Later, we saw the biggest Axis deer I've ever seen. Like the Canadian Geese, the Axis don't really belong here, but are here on a work visa to entertain the likes of us. His horns were at least three feet long! When we first saw him, he was on his hind legs knocking down branches to eat the leaves. It was an amazing sight.
The only bump in the weekend was the job the dredger did. I was really disappointed to see the progress on the digging out the mud, muck and flotsam that stormed into the cove during the flooding last summer. The water raged down the canyon so hard it rammed a slab of concrete that was bigger than a Prius into the middle of the cove and sat it up on it's edge like Stone Henge. I guess we should be thankful it's not submerged where someone could hit it. Or dive on top of it.
The only disappointing thing (but it was a BIG disappointment) this weekend was that the dredger guy shoved all that dirt up toward the island, so instead of the channel being deeper, it's actually more shallow. I'm so disheartened, and I just want to send him the page in Websters that says, "Dredge: shipping transitive and intransitive verb to clear, deepen, or widen a waterway, especially one intended for shipping, using a dredge."
I really want to growl, "What were you thinking?" and "We want our money back." *sheesh* So, next weekend, we're getting out the shovels. I'll bring the beer if you'll bring the backhoe . . .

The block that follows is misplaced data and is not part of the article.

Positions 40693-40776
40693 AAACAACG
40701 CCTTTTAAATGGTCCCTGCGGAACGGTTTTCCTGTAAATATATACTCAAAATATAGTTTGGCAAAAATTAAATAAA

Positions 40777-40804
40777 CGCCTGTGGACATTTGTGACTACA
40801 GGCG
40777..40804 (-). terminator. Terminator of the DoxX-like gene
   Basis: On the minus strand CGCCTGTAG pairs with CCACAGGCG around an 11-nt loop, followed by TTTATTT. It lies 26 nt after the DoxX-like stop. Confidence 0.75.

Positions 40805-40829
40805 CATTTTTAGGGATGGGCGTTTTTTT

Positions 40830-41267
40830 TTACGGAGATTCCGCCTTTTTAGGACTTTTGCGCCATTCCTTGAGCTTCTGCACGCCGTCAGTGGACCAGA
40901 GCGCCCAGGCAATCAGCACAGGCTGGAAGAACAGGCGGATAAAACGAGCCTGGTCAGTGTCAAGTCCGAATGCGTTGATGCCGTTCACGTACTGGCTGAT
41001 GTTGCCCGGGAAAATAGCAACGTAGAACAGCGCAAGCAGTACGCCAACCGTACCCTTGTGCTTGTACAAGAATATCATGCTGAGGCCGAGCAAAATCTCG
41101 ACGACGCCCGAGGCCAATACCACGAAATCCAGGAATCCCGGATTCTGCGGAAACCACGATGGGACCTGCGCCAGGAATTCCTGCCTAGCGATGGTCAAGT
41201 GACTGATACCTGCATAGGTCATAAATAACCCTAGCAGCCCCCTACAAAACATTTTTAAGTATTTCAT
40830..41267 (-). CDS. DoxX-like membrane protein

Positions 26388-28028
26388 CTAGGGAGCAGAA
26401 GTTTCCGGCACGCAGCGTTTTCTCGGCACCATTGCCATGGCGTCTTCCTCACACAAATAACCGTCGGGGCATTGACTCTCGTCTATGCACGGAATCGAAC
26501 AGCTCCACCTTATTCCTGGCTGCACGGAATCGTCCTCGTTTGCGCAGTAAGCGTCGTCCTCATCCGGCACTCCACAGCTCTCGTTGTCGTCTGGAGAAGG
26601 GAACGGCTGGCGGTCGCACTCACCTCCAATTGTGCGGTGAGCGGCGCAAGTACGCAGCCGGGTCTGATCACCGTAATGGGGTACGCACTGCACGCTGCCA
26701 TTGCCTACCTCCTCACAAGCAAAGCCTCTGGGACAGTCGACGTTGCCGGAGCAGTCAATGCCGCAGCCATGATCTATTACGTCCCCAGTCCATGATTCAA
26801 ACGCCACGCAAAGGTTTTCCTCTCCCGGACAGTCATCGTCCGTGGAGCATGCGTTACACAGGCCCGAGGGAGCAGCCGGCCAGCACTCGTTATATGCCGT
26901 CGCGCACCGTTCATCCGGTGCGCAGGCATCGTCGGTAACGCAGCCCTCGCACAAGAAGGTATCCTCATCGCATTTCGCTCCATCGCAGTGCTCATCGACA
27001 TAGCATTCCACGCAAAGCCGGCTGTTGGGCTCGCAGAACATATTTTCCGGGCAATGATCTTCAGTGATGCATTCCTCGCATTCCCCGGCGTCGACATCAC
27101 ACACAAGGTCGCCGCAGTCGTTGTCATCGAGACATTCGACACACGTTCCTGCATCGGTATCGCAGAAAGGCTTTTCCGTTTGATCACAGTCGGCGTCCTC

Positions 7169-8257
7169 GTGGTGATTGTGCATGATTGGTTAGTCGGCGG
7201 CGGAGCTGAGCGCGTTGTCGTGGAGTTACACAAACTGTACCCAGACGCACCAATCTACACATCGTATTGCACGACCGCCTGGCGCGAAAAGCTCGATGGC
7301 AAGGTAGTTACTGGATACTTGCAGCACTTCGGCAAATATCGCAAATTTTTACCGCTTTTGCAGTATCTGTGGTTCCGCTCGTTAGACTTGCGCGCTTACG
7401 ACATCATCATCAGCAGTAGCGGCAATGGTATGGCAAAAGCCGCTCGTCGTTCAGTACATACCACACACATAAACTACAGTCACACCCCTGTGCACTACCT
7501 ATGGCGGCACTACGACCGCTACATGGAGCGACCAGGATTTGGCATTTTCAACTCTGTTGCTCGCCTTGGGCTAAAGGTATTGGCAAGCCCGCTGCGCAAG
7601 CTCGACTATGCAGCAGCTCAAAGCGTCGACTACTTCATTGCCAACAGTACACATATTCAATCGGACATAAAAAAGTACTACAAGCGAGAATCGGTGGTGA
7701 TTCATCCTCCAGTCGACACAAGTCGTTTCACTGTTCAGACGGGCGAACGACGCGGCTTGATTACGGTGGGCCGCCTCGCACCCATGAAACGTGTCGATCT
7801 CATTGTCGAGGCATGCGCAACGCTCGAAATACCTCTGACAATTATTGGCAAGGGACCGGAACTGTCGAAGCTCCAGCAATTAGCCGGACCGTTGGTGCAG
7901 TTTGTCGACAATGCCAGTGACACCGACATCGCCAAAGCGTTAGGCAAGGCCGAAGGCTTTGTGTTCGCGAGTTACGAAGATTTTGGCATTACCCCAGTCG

So, back to the digital grindstone tomorrow. I've been off for almost 14 days, but being laid out with a cold doesn't seem like much of a rest . ..
Saturday, February 2, 2008
The Bald Eagles are back! If you haven't seen this astonishing sight, you should pack yourself a lunch and some cold co-colas, bring the binocs and settle in to quietly observe the pair of big birds hunting, fishing and feeding their eaglettes.
Each year the birds come back, build on to their already enormous nest and start hatching their young'uns, and each year we line up to watch as Mama fluffs in the nest, and Daddy makes breathtaking sorties from the highest branch, circles the horizon and comes back with dinner--rabbits, snakes (ick), and the occasional but thrilling fish. These are the same two eagles that come every year, and as a special note to my romance-writing friends, eagles mate for life. A good example as the National Bird if we can follow :)